pleatherrebel wrote:

edit: i think i found the article: http://blog.evanweaver.com/articles/200 … /sti-abuse

Great article. Thansk!

How about the case where you want to have subclasses because you want to be able to perform a different set of validations for each?  Is that kosher?

Re: Definitive Guide to Single Table Inheritance

Hi, pimpmaster, I tried to that with Rails 2.3.4 and got the below errors:

 NoMethodError in VehiclesController#new

You have a nil object when you didn't expect it!
You might have expected an instance of ActiveRecord::Base.
The error occurred while evaluating nil.[]

RAILS_ROOT: /home/serge/rails_projects/vehicles
Application Trace | Framework Trace | Full Trace

/home/serge/rails_projects/vehicles/app/models/vehicle.rb:5:in `factory'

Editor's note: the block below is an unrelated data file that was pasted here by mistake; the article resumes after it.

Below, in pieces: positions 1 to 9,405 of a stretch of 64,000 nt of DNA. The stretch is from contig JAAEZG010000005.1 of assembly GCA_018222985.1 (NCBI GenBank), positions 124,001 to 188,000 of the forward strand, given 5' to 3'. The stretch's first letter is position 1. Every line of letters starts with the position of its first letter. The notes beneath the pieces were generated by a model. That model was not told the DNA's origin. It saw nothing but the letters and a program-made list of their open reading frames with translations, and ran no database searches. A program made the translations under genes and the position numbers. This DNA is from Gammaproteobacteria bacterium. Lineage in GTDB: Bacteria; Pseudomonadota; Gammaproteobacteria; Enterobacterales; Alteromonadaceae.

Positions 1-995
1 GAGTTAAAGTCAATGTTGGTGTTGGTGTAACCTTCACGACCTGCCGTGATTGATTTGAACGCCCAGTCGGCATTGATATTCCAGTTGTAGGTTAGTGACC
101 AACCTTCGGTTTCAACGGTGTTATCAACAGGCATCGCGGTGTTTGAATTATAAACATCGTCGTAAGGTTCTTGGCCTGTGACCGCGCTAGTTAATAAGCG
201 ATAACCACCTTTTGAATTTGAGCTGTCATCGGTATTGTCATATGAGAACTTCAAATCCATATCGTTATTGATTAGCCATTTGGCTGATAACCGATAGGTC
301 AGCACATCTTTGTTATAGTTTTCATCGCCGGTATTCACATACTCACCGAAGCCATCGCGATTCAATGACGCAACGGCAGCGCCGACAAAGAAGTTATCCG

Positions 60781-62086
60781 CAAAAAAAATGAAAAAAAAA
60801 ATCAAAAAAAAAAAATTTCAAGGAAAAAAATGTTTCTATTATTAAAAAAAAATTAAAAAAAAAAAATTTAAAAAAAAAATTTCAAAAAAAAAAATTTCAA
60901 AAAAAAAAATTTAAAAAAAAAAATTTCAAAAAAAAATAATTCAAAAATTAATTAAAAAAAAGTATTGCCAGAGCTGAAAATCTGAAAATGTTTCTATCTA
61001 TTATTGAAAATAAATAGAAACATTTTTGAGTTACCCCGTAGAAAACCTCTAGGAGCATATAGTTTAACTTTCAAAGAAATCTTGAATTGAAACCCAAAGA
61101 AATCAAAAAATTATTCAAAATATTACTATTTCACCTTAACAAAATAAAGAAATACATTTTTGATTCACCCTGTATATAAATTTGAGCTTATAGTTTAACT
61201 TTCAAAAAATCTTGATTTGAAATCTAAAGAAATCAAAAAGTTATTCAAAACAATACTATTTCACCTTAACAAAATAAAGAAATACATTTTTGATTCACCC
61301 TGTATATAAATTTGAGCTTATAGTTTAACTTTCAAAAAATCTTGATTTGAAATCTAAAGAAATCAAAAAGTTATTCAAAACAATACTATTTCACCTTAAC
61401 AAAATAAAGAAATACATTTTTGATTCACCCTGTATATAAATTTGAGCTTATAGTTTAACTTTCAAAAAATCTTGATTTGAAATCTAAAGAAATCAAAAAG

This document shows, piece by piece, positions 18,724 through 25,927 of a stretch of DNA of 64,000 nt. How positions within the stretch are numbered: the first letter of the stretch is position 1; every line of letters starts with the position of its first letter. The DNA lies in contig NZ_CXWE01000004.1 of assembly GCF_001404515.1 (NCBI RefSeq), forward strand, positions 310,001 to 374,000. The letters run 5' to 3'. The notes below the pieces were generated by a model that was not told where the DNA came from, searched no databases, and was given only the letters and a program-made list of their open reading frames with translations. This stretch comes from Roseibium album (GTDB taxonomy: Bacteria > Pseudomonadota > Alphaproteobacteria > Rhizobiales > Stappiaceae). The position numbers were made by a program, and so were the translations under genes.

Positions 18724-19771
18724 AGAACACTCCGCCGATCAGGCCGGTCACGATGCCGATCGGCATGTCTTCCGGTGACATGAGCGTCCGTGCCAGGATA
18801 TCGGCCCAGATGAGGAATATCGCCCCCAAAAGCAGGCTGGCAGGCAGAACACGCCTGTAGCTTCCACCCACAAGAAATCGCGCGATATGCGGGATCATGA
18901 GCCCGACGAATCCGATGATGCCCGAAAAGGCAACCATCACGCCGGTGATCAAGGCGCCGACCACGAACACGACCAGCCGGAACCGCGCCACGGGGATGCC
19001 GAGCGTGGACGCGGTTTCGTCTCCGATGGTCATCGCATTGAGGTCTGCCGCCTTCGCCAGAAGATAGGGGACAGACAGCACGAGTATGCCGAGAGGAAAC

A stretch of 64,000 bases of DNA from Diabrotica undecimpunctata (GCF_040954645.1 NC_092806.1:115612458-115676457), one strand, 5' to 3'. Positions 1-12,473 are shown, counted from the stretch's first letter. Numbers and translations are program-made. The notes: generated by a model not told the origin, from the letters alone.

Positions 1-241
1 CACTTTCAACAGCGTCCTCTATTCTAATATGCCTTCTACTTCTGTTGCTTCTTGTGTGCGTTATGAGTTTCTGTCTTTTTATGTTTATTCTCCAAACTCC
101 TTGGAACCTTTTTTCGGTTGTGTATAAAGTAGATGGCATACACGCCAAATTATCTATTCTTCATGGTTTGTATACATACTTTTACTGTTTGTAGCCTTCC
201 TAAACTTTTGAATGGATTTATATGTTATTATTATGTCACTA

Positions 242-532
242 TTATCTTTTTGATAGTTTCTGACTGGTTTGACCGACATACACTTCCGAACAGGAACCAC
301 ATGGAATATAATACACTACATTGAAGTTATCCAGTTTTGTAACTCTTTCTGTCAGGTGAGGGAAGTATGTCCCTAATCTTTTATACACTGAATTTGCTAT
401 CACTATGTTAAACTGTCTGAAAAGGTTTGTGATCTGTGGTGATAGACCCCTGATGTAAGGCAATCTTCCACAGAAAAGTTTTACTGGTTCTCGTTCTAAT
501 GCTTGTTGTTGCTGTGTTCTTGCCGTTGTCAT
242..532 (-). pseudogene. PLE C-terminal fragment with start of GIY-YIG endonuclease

/home/serge/rails_projects/vehicles/app/controllers/vehicles_controller.rb:14:in `new'

I tried to use your technics in my STI model: Vehicle < AR; Car < Vehicle; Moto < Vehicle:
In my rotes I defined it as follows:

map.resources :vehicles
  map.resources :cars, :controller=> 'vehicles'
  map.resources :motos, :controller=> 'vehicles'

In VehiclesController/vehicles_controller.rb:

def index    
    @vehicles = Vehicle.all
  end
  
  def show
    @vehicle = Vehicle.find(params[:id])
  end
  
  def new    
    @vehicle = Vehicle.factory(params[:type])
  end
  
  def create
    @vehicle = Vehicle.factory(params[:type], params[:vehicle])
    respond_to do |format|
      if @vehicle.save 
        flash[:notice] = 'Successfully created Vehicle!'
        format.html { redirect_to vehicles_url(@vehicle) }
      else
        format.html { render :action => "new" }
      end